Aeromonas salmonicida, the causative agent of the disease furunculosis, had a devastating impact on salmonid aquaculture up until the late 1980’s. The disease induces septicaemia followed in chronic cases, by the appearance of boil like inflammatory lesions (or furuncles) and death. However, death also occurs in fish exhibiting no clinical signs.
Little is known of how the airbourne pathogen is initially introduced to a fish farm however it is thought that healthy carrier fish entering a site may be responsible, although the disease can also transmitted via the waterbourne route. The optimum temperature for A. salmonicida subsp salmonicida is 22ºC to 25ºC and furunculosis can occur when water temperatures exceed 16 ºC.
There has been a significant amount of research carried out into the development of an effective vaccine for furunculosis. Ellis AE (1994) developed a revolutionary vaccine in this marine laboratory which reduced catastrophic outbreaks of furunculosis to small isolated incidents. Vaccines are still widely in use however antimicrobials are often used in tandem to eradicate the disease.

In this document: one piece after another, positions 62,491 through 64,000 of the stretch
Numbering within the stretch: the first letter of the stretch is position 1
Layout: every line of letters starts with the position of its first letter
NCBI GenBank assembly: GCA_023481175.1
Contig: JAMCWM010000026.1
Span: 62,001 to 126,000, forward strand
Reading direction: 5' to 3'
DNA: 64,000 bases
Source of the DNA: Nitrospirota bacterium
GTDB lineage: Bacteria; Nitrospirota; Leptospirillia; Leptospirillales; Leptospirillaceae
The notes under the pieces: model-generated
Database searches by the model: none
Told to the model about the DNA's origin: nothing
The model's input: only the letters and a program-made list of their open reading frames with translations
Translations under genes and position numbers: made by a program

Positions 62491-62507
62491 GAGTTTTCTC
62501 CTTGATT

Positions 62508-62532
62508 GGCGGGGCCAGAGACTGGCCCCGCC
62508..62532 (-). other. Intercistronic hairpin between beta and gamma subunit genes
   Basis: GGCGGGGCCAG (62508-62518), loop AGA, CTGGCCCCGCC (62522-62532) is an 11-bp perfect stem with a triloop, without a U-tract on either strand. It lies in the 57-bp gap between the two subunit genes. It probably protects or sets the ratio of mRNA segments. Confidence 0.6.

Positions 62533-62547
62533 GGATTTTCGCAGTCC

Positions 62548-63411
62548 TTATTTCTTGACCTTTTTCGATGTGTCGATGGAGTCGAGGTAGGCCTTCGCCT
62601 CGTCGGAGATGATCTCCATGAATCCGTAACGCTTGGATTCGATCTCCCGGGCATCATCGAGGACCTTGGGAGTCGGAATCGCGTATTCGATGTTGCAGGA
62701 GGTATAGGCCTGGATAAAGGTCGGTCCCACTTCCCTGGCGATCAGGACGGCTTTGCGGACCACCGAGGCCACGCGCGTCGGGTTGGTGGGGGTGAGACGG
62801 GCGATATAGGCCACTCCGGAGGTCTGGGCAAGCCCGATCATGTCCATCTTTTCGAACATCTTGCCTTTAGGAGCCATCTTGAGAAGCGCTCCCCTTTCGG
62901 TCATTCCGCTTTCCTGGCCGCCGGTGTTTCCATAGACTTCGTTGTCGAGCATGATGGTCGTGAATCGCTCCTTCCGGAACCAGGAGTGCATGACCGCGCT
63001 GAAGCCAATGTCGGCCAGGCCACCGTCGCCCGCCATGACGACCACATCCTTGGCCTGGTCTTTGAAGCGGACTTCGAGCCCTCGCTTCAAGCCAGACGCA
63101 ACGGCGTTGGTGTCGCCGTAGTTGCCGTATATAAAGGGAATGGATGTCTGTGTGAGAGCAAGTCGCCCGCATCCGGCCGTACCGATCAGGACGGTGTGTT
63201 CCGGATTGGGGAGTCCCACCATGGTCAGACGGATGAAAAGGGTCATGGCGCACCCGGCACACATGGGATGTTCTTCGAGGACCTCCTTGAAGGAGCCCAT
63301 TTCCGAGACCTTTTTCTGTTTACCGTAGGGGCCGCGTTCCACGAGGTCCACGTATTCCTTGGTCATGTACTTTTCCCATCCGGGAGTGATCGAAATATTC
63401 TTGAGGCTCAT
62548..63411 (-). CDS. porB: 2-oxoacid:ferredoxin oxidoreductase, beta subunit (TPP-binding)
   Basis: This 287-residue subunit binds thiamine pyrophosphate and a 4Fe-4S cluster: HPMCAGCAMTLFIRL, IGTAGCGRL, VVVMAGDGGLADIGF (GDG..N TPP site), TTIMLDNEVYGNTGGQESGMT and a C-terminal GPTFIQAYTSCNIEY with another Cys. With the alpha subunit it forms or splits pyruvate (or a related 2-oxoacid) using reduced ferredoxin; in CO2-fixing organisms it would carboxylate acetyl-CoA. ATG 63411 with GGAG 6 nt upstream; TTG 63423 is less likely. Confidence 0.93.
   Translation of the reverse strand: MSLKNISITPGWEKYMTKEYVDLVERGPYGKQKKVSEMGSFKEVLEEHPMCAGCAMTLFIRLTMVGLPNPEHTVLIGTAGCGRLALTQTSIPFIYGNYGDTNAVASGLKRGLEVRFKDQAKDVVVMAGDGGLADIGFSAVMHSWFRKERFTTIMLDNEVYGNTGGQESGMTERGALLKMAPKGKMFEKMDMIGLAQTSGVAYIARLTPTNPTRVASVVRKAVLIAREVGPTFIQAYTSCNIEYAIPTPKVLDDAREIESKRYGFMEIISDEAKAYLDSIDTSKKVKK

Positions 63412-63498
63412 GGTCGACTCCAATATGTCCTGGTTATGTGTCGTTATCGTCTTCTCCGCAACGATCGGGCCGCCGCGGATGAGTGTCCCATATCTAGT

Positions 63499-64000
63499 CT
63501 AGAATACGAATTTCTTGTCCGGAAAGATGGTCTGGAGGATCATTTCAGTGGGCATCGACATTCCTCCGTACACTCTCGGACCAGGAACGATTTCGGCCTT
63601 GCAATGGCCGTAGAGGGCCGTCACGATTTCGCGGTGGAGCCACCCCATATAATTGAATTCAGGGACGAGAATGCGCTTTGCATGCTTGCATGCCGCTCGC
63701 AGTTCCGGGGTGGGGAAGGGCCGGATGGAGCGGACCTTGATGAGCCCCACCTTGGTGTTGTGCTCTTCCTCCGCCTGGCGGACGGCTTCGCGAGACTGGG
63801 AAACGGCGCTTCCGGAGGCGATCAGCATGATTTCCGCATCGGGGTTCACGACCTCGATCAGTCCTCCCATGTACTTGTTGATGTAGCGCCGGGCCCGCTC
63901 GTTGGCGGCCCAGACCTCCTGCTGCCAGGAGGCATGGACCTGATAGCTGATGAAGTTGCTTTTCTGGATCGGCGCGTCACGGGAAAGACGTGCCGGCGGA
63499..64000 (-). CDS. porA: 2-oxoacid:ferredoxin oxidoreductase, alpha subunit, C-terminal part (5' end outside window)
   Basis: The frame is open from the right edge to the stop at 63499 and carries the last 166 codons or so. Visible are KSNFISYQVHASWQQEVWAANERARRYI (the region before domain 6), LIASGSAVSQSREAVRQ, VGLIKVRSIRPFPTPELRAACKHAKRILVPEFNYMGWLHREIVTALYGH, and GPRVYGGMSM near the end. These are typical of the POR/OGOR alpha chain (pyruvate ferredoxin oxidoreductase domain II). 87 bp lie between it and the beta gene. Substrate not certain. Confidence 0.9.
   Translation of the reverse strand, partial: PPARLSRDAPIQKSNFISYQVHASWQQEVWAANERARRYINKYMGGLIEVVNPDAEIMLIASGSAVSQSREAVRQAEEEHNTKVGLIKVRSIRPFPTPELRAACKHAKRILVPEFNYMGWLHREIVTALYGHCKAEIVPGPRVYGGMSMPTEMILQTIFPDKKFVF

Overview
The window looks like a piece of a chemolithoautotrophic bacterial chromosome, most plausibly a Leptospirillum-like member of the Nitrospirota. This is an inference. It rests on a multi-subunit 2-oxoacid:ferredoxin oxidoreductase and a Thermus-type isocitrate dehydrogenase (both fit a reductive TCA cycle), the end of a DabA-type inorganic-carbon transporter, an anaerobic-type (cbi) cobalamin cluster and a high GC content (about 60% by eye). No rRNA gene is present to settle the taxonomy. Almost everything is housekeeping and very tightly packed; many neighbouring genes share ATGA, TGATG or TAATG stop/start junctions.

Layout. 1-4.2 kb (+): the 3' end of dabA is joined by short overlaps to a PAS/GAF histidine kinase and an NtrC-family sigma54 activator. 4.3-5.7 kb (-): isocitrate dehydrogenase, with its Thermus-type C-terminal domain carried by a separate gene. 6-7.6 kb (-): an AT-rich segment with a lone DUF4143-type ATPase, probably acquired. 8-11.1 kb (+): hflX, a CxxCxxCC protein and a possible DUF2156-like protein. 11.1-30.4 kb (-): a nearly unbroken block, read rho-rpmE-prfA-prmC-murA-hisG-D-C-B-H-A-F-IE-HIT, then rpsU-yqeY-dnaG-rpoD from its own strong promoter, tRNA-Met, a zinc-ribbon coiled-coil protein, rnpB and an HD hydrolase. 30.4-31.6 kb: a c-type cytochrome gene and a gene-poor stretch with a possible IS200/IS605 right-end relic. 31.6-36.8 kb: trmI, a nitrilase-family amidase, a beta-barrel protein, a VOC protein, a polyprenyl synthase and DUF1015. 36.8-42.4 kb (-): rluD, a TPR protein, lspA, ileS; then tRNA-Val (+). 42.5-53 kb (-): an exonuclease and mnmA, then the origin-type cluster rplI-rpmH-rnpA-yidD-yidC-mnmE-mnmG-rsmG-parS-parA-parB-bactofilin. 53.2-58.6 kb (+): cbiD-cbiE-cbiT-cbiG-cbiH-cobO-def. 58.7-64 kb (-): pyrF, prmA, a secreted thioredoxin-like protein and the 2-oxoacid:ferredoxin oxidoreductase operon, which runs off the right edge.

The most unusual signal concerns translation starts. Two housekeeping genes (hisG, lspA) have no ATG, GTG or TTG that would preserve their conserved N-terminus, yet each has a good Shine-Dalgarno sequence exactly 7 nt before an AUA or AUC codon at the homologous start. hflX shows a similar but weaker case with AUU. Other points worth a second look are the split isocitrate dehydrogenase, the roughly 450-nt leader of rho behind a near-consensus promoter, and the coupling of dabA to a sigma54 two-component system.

- Bacteriological culture and biochemical testing
- Molecular confirmation
Culture of A.salmonicida subsp. Salmonicida showing brown pigmentation
Aeromonas salmonicida subsp salmonicida infection in the gills of Atlantic salmon